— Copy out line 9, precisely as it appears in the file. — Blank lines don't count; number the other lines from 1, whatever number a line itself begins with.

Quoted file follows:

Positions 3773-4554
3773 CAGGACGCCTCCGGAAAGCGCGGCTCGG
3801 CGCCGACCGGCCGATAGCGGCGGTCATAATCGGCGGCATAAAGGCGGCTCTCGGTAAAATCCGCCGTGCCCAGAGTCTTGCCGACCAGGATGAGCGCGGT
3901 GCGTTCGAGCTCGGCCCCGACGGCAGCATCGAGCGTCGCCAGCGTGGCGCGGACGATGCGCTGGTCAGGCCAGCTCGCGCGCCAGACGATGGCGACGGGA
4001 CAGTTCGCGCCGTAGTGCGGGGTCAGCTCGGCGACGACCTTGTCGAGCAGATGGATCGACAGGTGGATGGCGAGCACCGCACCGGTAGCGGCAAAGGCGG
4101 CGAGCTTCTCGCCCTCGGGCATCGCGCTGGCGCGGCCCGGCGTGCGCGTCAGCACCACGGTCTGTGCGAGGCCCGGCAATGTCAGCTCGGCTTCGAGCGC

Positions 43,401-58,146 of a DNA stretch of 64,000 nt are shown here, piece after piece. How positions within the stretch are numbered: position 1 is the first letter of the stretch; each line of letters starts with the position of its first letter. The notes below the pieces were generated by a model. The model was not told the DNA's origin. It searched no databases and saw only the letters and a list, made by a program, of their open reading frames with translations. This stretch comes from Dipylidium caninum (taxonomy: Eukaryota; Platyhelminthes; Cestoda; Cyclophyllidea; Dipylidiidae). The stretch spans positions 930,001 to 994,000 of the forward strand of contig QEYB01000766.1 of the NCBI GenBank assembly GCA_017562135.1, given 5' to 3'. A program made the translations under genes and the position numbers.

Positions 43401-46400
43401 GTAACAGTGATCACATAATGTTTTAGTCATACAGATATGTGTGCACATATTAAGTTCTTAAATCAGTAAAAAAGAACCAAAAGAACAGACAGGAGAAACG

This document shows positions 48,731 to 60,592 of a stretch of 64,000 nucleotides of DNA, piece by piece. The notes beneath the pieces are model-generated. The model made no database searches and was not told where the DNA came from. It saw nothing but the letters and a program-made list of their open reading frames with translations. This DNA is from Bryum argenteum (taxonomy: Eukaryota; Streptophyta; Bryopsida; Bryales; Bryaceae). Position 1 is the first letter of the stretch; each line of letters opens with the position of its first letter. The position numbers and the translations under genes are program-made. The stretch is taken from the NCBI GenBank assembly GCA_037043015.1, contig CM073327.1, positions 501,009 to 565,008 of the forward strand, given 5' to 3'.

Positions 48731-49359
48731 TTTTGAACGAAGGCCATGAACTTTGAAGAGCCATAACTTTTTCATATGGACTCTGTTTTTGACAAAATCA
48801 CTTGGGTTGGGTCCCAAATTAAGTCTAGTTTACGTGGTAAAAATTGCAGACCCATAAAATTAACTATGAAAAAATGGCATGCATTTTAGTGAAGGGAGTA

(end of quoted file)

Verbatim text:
43401 GTAACAGTGATCACATAATGTTTTAGTCATACAGATATGTGTGCACATATTAAGTTCTTAAATCAGTAAAAAAGAACCAAAAGAACAGACAGGAGAAACG